Of course, this means that we need our internet connections to be faster and more stable. That’s the promise of 5G (fifth generation) mobile wireless. Best of all, the infrastructure for 5G is already in place, meaning there’s no wait for cables or lines to be laid.
Connectivity times one hundred
The difference between the 4G connections used by most current devices and the 5G connections to come is like the difference in water flow between a garden hose and a fire hose.
Early tests of 5G networks have hit 10 Gbps speeds. The average speed of today’s fastest mobile network is 12.3 Mbps, so that’s as much 100 times faster. Putting that into practical terms, at the Future: Mobile 2016 conference, industry insiders discussed a 5G network that will be fast enough to:
- download an HD movie in three seconds (compared to an hour on a 4G LTE connection)
- connect every device in the house to the internet
- allow musicians in different locations to play music together
When will 5G be available?
In Australia, rollouts are expected to begin in high-density, urban hotspots by 2018. 5G is expected to be widely available in New Zealand around 2020, roughly equivalent to the anticipated rollout timetable in the US.
What industries will be affected?
The benefits of 5G go beyond simply being able to stream 4K movies with surround sound. Higher speed means lower latency – the lag between a signal being send the same signal being received. 4G networks have an average latency of 50 milliseconds. 5G networks have a latency of just 1 millisecond. This plays out in lots of interesting ways.
Driverless cars aren’t just coming, they’re already here. They need to communicate with each other and other systems in real time to drive safely and save lives (at 4G LTE speeds, a car moving at 100km/h travels 1.5 meters between detecting an obstacle and braking; at 5G speeds, it travels just a few centimeters). Importantly, they need this to integrate with the automated traffic flow management systems that will play an increasingly important role in keeping our driverless fleets flowing efficiently, reducing congestion, pollution and other inefficiencies.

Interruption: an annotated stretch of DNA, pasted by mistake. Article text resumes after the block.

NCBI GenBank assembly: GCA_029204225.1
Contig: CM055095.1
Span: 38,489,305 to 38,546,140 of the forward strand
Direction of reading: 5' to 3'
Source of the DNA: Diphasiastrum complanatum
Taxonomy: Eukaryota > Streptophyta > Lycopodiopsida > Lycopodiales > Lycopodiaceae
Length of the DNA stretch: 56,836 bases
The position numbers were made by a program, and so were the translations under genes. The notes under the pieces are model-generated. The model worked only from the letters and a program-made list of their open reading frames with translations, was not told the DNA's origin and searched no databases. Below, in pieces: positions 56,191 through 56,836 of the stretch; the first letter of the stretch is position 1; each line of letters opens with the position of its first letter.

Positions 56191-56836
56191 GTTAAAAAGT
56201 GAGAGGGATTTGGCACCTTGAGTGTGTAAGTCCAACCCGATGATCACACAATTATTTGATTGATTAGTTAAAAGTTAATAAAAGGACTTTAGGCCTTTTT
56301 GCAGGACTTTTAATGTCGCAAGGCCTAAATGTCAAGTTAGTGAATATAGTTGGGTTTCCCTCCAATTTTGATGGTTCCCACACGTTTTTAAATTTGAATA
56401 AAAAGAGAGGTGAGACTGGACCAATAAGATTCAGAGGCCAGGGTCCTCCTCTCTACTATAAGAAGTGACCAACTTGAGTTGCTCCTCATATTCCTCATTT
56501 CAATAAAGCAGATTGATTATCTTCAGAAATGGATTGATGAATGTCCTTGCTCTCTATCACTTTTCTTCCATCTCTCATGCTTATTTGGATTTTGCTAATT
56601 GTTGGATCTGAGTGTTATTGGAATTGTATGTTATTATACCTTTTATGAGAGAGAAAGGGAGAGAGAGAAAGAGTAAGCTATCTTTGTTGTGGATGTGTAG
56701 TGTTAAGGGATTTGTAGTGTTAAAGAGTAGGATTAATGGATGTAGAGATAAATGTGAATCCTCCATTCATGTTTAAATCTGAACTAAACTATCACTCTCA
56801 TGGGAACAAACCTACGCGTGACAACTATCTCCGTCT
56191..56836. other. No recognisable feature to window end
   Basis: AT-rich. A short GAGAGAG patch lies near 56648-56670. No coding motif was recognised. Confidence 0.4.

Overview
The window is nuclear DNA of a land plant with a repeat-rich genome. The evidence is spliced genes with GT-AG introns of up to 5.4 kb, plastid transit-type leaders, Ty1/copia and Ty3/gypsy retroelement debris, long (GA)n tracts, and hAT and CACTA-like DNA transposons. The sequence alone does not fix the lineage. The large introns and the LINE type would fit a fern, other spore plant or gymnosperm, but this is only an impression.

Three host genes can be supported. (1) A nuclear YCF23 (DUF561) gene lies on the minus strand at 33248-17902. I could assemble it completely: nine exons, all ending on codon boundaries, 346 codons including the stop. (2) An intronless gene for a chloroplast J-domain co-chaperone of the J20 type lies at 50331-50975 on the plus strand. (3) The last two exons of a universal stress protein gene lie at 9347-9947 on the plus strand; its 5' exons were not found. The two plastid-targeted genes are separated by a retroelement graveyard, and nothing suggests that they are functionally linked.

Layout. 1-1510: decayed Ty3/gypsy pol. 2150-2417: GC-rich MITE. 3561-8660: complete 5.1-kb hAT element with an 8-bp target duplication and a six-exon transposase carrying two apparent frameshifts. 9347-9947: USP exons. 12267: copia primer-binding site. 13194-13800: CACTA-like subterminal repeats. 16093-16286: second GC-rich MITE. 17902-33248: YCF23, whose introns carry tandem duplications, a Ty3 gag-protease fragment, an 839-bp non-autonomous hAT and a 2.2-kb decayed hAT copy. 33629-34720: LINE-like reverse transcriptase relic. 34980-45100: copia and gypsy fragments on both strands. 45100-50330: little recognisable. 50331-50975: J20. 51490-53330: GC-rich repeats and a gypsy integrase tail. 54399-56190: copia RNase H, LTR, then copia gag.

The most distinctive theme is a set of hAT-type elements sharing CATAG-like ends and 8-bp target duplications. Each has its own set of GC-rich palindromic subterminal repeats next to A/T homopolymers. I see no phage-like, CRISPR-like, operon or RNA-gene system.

Reduced latency is key to the impacts 5G will have on medicine as well. A 5G connection should be fast and stable enough to allow one doctor to guide another through surgery, which would take remote medicine to another level. That’s not to discount the ability to shift huge amounts of data quickly; medical data files can be huge, especially as we move into 3D scanning, modelling and printing. It’ll be a boon for patients in remote or rural areas, as they won’t need to travel to major cities to consult with specialists.
Online video games are big business already, and they’re only going to get bigger when gamers don’t even need to download a game to play it (let alone go out and buy the disk). We’re already seeing some infrastructure for games moving into the cloud, but the arrival of 5G will allow for fully online or cloud-based games. High speeds and low latency will allow gamers to play by streaming over a mobile network, which means that instead of expensive PCs or game consoles, a simple ‘dumb’ terminal and display – or even a smartphone – will be all a gamer needs.
Concert venues and promoters might not like it but streaming full 3D images and surround sound from sports and entertainment is the way of the future. How about a football game where, thanks to your VR rig and a massive data stream, you can be on the field with the players in real time? On stage with your favorite band? Or just sitting at home enjoying a direct stream of the latest movie or TV show in 4K HDR with Dolby Atmos sound?
The possibilities are endless – all we need are data streams big enough to make them a reality. And thanks to 5G, those streams are coming sooner rather than later.